Yes, what of opposition? Opposition does, indeed exist. Victory goes to whoever appears to be the kindest, gentlest soul. Of course, whoever doesn't play their game isn't even in the running. Should someone like me get up, speak up against it they would easily be shunted aside to where they are harmless. And this is done not by the position holders themselves, but by the public. Everyone buys into it, you see. They all play the game without even knowing it. They all think it's real, even though I know better. My condemnation comes from being in the opposition, not of a person or movement, but of the whole system. Crying out that it should be abolished gets me labeled selfish, unkind, cruel, heartless and more.

In this way my opposition is rendered meaningless. I can't touch the structure I so want to topple and replace. Because I challenge the validity of the power holders, I'm made myself completely powerless. Maybe you'll ask now why I want to topple the structure of our society. Yes, it is insincere, but you wonder if that matters. Does it make a difference what intent lies behind good deeds, as long as the deeds themselves are done? Does insincerity unmake the good? I can answer that question.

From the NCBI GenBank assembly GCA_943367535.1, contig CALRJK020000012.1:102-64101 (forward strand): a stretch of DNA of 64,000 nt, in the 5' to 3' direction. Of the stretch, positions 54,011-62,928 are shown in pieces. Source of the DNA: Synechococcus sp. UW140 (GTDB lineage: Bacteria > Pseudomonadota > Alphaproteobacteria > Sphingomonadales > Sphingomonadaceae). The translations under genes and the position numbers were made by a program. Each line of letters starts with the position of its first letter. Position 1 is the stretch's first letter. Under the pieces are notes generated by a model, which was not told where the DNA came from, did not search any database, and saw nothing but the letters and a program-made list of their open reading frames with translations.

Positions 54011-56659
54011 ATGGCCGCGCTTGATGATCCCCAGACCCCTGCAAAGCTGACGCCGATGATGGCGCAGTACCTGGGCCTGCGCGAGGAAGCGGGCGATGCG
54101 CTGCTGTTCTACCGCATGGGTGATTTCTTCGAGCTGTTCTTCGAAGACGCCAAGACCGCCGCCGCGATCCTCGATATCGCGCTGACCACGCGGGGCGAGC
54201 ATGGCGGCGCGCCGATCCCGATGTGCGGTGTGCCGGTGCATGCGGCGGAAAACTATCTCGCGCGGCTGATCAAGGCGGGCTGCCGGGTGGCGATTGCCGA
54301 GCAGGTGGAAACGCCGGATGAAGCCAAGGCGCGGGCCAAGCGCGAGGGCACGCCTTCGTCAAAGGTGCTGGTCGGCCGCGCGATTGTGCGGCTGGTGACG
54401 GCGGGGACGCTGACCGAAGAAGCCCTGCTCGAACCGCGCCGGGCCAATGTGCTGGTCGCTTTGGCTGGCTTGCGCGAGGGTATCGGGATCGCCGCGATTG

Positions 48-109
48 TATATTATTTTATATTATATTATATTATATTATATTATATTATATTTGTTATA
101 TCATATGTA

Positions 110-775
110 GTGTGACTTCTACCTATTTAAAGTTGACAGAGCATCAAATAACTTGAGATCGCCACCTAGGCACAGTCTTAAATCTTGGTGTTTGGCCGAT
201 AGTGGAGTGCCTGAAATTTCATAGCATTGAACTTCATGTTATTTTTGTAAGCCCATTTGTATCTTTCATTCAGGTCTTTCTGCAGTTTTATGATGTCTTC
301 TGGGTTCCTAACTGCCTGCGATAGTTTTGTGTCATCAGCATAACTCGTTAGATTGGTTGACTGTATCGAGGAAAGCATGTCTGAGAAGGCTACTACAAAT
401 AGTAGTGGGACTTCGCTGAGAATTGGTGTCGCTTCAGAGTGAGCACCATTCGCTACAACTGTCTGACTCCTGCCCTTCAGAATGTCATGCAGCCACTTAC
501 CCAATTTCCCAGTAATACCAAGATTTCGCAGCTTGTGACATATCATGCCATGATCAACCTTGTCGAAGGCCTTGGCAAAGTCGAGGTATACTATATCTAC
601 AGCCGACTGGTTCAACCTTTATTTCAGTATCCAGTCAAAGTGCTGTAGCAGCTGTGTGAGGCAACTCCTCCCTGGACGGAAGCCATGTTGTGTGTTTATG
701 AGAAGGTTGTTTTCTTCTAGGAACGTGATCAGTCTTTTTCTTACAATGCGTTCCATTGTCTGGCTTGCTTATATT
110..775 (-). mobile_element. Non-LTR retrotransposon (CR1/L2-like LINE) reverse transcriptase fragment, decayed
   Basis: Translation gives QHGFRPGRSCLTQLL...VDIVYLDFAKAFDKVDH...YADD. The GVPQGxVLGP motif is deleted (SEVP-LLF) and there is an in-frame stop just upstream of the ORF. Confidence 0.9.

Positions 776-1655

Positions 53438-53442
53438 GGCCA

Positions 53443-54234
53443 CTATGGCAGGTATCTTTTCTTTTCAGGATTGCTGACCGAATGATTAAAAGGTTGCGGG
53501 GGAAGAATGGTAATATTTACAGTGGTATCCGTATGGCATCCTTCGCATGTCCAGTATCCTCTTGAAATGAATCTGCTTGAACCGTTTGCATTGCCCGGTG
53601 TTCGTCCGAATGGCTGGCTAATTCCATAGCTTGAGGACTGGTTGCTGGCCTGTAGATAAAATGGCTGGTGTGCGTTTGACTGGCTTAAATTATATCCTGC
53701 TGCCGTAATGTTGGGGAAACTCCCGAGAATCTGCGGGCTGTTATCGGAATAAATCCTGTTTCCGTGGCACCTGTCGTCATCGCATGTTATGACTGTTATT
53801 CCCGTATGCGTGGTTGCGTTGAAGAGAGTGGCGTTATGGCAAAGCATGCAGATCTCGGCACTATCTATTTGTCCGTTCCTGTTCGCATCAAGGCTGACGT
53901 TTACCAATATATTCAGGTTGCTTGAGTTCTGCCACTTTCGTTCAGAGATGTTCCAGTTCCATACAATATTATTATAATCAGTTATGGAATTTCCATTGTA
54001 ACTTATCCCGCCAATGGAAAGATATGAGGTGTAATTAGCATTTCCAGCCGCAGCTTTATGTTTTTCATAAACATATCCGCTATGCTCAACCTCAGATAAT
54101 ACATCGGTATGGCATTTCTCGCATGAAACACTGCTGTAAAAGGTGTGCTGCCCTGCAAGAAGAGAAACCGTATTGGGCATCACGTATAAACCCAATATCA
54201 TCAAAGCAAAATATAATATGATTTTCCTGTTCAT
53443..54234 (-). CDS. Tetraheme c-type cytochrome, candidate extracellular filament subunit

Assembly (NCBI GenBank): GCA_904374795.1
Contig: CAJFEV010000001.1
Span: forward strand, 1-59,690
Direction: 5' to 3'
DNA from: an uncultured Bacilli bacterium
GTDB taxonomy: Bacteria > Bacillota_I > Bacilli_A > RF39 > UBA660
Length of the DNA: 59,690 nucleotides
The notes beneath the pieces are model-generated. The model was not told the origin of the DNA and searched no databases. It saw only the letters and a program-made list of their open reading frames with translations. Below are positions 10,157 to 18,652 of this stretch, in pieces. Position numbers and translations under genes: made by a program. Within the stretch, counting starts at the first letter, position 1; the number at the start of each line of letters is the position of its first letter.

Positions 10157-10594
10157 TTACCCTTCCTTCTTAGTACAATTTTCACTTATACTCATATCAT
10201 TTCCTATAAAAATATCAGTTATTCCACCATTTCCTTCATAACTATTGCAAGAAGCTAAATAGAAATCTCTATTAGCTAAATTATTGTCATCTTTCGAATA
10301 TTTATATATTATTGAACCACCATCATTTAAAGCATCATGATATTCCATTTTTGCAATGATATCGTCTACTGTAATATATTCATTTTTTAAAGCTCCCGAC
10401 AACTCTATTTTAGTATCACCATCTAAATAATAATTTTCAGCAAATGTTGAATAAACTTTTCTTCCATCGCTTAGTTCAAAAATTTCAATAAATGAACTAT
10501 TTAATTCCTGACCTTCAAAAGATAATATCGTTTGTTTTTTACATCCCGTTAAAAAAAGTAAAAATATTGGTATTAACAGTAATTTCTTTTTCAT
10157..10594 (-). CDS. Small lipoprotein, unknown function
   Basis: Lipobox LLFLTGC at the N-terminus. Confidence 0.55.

Our public people don't need to appear practical, wise, judicious or anything else, only kind. Therefore, their status would not be threatened by doing something that's kind, but not especially wise. Who gives a fuck if it doesn't help anyone, not really, if it makes them look like bleeding hearts? Building homeless shelters enough so that they are never at full capacity may seem like the right thing to do, but the people who live in those shelters would benefit far more from a program that will help them get off the street permanently, or better yet, one to keep people from losing their homes in the first place. Likewise forgoing bank loans that have gone years unpaid aside from interest is not near as useful as it first seemed when you realize the people who accumulated these debts have no means to prevent themselves from accumulating new ones.

I'm not saying homeless shelters and debt releases shouldn't be employed; I'm saying they're not enough. But it makes people look better to be seen building a soup kitchen then asking the unfortunate what jobs they are qualified for. Ministers would rather have their governments contract out unneeded work to fight unemployment rather than take the longer, harder and not immediately rewarding path of building an economy that can support itself. Compassion is good, but it's not enough, not by any reasonable standard.

Of course, the Dictatorship of the Kind Heart was all too happy to accuse me of having a heart of stone once my threat was made apparent. That's why I could never be out there, making a difference. It's why I'm in the dungeon, waiting for the needle, a publicly condemned criminal. Fucking brilliant, I tell you.